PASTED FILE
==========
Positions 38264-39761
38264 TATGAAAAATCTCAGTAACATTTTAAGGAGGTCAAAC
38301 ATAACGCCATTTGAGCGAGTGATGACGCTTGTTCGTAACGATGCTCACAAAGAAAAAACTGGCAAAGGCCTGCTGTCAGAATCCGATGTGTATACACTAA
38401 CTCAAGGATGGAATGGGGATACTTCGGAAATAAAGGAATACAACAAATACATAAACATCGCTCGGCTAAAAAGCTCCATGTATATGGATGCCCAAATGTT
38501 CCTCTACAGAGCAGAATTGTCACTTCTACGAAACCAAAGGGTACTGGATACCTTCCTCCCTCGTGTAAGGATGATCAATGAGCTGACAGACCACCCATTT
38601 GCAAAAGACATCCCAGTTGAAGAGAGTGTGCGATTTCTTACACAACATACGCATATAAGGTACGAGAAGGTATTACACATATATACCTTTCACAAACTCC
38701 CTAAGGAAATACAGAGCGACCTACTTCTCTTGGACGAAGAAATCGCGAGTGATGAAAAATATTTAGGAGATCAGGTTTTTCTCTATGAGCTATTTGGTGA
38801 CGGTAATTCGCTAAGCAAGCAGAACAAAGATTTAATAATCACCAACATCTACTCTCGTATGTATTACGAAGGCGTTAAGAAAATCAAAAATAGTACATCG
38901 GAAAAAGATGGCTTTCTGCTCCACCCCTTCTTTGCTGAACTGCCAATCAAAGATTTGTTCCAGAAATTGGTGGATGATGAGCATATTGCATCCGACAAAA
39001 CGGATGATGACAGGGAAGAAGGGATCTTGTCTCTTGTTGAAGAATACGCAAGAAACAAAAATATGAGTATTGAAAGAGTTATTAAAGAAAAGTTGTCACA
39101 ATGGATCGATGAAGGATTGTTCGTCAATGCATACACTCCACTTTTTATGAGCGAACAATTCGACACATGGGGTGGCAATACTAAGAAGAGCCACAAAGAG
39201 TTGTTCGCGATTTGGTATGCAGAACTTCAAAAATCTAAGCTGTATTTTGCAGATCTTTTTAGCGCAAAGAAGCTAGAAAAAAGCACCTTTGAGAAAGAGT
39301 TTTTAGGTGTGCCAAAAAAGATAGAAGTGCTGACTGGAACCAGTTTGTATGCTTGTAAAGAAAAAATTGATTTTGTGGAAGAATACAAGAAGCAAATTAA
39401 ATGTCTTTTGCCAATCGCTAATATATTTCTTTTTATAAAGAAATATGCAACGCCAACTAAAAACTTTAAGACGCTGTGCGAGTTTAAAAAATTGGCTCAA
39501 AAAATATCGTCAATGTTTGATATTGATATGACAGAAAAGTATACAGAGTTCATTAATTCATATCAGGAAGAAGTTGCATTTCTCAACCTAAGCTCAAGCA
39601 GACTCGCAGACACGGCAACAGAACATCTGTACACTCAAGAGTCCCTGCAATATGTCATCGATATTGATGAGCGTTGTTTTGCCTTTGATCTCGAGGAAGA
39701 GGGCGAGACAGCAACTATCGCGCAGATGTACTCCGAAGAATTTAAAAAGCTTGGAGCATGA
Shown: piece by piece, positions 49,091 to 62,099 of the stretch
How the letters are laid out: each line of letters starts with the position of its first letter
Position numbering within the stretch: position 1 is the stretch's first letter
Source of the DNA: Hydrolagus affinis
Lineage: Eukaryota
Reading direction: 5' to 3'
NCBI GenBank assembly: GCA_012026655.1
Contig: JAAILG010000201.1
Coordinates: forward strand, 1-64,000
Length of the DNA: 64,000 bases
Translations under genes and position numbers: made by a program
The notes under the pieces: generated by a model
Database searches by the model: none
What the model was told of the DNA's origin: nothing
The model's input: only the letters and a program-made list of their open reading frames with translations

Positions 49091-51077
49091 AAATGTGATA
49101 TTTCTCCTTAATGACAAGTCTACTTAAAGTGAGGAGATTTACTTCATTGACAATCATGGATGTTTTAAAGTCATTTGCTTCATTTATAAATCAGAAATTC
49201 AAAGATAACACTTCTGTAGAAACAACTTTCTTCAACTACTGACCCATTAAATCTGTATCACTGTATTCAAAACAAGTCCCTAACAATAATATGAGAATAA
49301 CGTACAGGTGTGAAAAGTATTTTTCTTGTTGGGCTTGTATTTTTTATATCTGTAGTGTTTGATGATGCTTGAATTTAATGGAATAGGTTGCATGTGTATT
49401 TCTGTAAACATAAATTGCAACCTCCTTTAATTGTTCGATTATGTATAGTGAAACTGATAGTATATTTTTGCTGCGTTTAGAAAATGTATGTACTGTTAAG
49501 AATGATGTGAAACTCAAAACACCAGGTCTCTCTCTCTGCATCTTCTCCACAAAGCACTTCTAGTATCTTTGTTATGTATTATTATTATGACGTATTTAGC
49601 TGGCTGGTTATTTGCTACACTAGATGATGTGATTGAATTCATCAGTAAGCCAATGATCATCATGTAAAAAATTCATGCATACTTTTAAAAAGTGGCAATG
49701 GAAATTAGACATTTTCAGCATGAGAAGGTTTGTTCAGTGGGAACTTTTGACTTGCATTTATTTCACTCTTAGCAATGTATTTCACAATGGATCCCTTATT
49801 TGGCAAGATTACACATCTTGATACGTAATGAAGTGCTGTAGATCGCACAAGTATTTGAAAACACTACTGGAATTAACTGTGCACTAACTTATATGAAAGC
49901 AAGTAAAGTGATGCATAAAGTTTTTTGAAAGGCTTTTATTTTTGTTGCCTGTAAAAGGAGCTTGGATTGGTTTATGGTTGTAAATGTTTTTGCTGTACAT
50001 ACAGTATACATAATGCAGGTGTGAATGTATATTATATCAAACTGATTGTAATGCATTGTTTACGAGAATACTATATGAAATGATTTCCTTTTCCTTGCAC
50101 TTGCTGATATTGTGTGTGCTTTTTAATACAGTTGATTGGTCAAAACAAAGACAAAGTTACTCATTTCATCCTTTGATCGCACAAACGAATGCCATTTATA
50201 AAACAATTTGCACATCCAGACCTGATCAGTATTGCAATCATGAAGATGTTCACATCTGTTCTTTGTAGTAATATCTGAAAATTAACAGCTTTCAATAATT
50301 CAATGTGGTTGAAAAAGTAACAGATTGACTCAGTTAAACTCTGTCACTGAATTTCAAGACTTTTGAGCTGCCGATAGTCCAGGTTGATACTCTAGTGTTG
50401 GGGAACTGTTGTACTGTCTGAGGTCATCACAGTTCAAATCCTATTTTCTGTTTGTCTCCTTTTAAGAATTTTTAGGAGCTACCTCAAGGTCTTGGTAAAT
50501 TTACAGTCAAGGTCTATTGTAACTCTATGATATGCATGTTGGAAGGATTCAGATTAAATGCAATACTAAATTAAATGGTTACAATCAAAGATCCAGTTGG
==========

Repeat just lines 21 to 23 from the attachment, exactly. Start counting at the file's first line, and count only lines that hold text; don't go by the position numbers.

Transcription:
Source of the DNA: Hydrolagus affinis
Lineage: Eukaryota
Reading direction: 5' to 3'